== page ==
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From "David" <amdaw...@starhub.net.sg>
Subject RE: [users@httpd] How to control access using Basic Authentication identifying sessions
Date Tue, 16 Sep 2003 10:59:57 GMT
Hi Boyle,

Really appreciate your help and advice. I now have a better
understanding.

I need to implement what I described pretty urgently. I wonder what will
be the fastest way to pick up the technique to implement what I propose
to do. 

If it requires me to learn CGI or something, what will be a good area to
start and what will be the quintessential stuffs I need to do. It will
of course be an excellent idea to pick up CGI really well but however,
this website thingie is really a very very small part of my current
project and I need to move on to other parts of it. 

Hope to hear from you! 

Regards, 
David
 

-----Original Message-----
From: Boyle Owen [mailto:Owen.Boyle@swx.com] 
Sent: 16 September 2003 18:04
To: users@httpd.apache.org
Subject: RE: [users@httpd] How to control access using Basic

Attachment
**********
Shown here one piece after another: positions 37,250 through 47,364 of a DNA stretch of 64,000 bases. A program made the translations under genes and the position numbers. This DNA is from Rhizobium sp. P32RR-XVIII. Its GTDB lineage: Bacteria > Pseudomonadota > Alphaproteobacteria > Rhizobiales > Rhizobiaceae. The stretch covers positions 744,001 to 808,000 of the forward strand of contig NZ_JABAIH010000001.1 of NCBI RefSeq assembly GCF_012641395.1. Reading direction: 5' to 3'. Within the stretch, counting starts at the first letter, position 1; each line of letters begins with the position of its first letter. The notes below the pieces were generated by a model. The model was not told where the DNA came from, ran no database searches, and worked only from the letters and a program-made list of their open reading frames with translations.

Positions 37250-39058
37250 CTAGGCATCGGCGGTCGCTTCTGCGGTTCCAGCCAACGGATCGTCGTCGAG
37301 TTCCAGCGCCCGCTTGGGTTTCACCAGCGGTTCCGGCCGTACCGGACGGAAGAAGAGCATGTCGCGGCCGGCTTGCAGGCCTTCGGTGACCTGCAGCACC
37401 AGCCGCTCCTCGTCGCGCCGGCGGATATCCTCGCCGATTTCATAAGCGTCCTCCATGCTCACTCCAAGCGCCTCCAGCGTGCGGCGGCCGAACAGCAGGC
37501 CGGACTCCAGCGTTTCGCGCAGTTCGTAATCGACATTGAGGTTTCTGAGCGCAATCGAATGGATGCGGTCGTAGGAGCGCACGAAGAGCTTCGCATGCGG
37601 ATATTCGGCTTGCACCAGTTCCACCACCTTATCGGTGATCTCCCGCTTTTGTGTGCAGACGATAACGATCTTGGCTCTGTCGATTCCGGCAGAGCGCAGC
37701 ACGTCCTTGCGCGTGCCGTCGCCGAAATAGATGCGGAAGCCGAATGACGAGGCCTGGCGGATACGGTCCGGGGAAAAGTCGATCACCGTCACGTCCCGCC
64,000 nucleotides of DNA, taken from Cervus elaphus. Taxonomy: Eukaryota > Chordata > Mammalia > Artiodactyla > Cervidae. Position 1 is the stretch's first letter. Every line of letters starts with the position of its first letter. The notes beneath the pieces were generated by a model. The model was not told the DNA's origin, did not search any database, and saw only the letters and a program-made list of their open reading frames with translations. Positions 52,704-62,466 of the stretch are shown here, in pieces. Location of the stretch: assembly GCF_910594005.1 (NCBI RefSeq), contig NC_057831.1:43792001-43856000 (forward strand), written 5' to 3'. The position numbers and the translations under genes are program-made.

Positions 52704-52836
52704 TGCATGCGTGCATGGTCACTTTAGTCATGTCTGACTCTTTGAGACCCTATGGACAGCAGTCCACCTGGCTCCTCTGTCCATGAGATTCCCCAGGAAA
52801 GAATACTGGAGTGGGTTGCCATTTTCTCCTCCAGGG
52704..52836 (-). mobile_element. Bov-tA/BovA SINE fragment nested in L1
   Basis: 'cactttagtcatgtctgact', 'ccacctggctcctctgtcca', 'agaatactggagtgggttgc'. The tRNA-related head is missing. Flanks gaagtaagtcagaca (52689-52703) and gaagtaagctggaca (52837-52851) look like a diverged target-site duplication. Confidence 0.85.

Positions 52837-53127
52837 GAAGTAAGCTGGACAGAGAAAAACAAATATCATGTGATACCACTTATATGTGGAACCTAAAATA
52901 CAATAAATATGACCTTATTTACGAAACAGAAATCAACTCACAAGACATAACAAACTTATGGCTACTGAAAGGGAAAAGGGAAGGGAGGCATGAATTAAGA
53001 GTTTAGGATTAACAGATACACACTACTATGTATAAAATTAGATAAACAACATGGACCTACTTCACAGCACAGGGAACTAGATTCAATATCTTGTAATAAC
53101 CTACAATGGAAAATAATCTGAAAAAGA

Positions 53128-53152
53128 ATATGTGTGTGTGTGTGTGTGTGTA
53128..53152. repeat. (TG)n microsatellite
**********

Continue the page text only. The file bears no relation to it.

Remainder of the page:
Authentication identifying sessions

>-----Original Message-----
>From: David [mailto:amdawong@starhub.net.sg]
>
>I have couple of points to clarify with regards to
>" When the user "leaves your realm", all he does is go to a different
>URL.
>This means his browser sends a request to a different webserver
>somewhere else on the planet."
>
>Q1. Since the browser is stateless, does it mean that when he 
>goes on to
>another website/URL his browser does not know he is leaving my realm ?
>His browser will continue to send his credentials (i.e user ID and
>passwords) to the next URL /website ? 

No. The browser only sends the credentials to the protected directory.
If you have protected http::/your-site/private, then any requests for
http::/your-site/private/page.html,
http::/your-site/private/dir1/page2.html,
http::/your-site/private/dir1/dir2/dir3/page.html will all be sent with
credentials.

Requests for  http:://your-site/public/xyz or http://any-other-site/
will not contain the credentials.

>Q2. It seems to me that one will need to implement some kind of CGI or
>Cocoon stuff.... to get the effect of users logging out of our realm. 
>Is there a way I can implement the effect of 
>- something like a log out botton such that when the user clicks on it,
>he will 'exit' the protected server. When he tries to re-enter 
>the realm
>again, he will have to enter his ID and password.
>- OR something like as soon as he exits the protected realm, his ID and